To wrap or twist together; to intertwine.
From → en- "in," + tangle, from M.E. tangilen, tagilen "to entangle."
Hamgureš, from ham- "together," → com-,
+ guridan "to become tangled, as threads or hairs, entwine,"
probably related to greh "knot," → node.
Fr.: emmêlment, intrication
The act of entangling. The state of being entangled.
ham-gureš-e kuântomi, ham-pici-ye ~
Fr.: emmêlement quantique, intrication ~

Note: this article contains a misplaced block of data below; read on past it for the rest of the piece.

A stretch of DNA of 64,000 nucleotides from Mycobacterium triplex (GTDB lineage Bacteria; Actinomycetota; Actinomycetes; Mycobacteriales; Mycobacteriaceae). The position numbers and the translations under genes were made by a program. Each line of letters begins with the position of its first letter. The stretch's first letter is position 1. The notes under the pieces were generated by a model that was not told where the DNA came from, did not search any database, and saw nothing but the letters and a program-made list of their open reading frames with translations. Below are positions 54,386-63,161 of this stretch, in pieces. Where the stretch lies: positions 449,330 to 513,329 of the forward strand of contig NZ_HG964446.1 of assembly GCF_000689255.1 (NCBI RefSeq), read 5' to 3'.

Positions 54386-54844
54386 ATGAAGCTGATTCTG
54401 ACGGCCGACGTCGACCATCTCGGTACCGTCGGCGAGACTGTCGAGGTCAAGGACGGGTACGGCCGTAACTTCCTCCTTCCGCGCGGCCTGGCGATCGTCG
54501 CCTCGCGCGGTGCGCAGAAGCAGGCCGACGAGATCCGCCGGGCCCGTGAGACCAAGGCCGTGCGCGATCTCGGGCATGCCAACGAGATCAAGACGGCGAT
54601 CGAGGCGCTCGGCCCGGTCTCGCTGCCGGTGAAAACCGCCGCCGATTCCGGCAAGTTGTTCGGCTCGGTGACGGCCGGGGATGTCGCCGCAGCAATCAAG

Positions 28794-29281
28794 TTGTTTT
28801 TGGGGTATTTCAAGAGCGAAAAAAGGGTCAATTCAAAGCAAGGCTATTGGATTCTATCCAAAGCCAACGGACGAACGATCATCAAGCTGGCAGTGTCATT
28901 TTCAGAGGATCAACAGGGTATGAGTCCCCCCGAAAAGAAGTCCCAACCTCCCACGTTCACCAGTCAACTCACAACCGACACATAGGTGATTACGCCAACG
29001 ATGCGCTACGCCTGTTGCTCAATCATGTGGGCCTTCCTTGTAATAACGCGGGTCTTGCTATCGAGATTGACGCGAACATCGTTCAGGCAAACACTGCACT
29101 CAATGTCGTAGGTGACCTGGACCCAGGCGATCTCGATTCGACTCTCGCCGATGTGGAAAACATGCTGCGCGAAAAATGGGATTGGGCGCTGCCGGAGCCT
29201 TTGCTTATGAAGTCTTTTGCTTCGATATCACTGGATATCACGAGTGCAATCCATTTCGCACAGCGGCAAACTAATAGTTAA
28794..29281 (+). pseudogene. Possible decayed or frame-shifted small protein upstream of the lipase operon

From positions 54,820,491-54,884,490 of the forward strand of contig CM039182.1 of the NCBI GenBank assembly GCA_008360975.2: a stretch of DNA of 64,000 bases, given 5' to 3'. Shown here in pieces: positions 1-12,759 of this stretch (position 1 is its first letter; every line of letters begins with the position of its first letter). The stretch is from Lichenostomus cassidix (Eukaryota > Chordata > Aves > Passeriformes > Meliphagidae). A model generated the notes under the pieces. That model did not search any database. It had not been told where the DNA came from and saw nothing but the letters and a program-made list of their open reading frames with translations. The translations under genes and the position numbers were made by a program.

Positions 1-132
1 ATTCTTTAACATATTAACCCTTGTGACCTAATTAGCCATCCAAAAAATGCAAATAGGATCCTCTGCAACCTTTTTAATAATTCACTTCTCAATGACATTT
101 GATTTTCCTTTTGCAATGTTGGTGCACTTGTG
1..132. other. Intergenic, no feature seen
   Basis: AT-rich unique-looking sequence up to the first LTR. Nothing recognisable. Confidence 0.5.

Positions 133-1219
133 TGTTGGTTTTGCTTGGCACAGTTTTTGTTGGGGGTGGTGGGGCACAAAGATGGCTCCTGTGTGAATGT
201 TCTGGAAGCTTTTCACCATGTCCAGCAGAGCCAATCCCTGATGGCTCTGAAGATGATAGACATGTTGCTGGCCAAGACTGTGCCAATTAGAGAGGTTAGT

A quantum → phenomenon that occurs when two or more particles (→ photons or → atomic particles) that have a common origin remain linked together when they travel apart. A measurement of one of the particles determines not only its → quantum state but the quantum state of the other particle as well. A change in one is instantly reflected in the other. To use a familiar example, it is as if you have a pair of dice entangled in such a way that when you throw them the sum of the two is 7. Any time you cast them, if the first die shows 2, 5, 3, etc. the other will show 5, 2, 4, etc., respectively. Quantum entanglement is rooted in the → superposition principle. But, in contrast to → quantum coherence, the states in a superposition are the shared states of two entangled particles rather than those of the two split waves of a single particle. There are several ways for entangling atomic particles. Photons can be entangled using → cascade transitions, as was done by Alain Aspect and colleagues in the early 1980s (→ Aspect experiment). Calcium atoms are put into a highly-excited energy level where the electron is forbidden to return to the → ground state by emitting a single photon. As a result, the atoms → decay by emitting two photons which are entangled. Like quantum coherence, quantum entanglement plays an essential role in quantum technologies, such as quantum teleportation, quantum cryptography, and super dense coding. See also → EPR paradox.